Chocolate eaters have enough reason to rejoice, a new US study has pointed out that people who consumed chocolate above five times a week were 57 per cent less likely to suffer coronary heart disease than those who never ate it.
This was after taking into account other factors such as overall energy and fruit and vegetable intake, and family history of heart disease.
According to the study of almost 5000 Americans, people who ate chocolate less frequently, between one and four times each week, were 26 per cent less likely to have heart disease.
"Even smaller amounts of chocolate [with few extra calories] may have beneficial effects on cardiovascular health," Stuff.co.nz quoted the study authors as saying.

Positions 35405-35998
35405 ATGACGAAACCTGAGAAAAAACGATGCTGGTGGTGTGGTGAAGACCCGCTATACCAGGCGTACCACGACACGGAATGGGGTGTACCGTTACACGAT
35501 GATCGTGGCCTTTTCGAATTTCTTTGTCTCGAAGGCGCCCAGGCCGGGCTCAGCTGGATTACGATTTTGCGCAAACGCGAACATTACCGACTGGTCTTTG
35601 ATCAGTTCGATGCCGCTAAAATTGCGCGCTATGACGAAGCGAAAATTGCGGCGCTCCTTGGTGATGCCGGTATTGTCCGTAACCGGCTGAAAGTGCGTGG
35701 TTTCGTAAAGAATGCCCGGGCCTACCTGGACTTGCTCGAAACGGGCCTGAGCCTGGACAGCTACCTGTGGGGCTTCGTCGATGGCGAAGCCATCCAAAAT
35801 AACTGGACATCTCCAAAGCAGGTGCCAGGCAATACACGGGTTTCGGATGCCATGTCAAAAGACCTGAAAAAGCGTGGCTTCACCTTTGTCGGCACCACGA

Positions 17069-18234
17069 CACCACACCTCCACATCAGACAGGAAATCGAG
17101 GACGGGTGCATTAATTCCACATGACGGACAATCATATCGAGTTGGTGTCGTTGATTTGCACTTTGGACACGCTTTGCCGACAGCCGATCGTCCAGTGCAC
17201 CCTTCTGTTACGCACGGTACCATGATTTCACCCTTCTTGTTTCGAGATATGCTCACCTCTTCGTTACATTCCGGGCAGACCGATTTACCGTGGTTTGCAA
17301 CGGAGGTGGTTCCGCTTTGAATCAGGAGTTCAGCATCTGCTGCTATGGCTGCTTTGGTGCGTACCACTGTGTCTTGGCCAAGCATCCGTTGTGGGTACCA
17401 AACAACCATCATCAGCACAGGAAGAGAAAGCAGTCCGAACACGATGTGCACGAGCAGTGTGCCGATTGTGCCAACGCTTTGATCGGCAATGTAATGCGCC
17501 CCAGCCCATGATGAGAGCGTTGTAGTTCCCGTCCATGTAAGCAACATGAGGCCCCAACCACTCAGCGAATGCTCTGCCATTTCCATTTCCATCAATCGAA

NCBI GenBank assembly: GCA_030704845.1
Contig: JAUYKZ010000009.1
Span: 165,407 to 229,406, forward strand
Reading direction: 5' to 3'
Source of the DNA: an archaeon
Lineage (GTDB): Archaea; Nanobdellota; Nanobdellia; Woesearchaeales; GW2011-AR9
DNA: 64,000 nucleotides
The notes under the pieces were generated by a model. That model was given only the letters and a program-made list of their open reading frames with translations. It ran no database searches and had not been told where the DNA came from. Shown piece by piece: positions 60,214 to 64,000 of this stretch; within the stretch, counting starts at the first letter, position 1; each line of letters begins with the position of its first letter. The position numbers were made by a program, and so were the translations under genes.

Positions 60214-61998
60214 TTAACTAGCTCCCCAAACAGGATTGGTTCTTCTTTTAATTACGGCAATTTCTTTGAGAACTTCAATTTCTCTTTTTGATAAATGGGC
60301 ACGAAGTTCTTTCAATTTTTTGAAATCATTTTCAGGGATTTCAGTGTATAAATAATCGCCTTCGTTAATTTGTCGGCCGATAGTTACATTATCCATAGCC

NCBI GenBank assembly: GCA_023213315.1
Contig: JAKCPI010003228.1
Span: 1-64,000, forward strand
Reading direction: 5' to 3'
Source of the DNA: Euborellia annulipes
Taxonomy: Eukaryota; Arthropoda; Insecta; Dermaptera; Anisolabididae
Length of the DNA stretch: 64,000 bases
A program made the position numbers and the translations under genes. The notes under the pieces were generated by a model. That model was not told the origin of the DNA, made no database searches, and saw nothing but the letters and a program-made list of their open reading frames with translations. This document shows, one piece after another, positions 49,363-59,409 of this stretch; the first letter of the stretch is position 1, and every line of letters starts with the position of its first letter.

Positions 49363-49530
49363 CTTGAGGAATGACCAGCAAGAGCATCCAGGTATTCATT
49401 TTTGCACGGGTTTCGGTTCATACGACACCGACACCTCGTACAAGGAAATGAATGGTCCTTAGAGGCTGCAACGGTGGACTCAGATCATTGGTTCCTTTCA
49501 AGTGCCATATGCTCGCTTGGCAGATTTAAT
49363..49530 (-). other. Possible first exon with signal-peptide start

Jonathan Hodgson, a research professor at the University of Western Australia, said the study reflected a growing body of evidence linking antioxidants known as flavonoids - found in cocoa - with lower risks of cardiovascular disease.
"These antioxidants are also found in fruits and vegetables, and particularly in tea. I think you need to be a little careful promoting chocolate because the flavonoids may be beneficial but it also has saturated fats which may be detrimental," he said.
He said 20 to 30 grams of chocolate three times each week would have little impact on a person's energy and saturated fat intake, and has been linked with heart health.
But trials were needed before researchers could definitively say eating chocolate would protect against heart disease.
The study appears in Clinical Nutrition.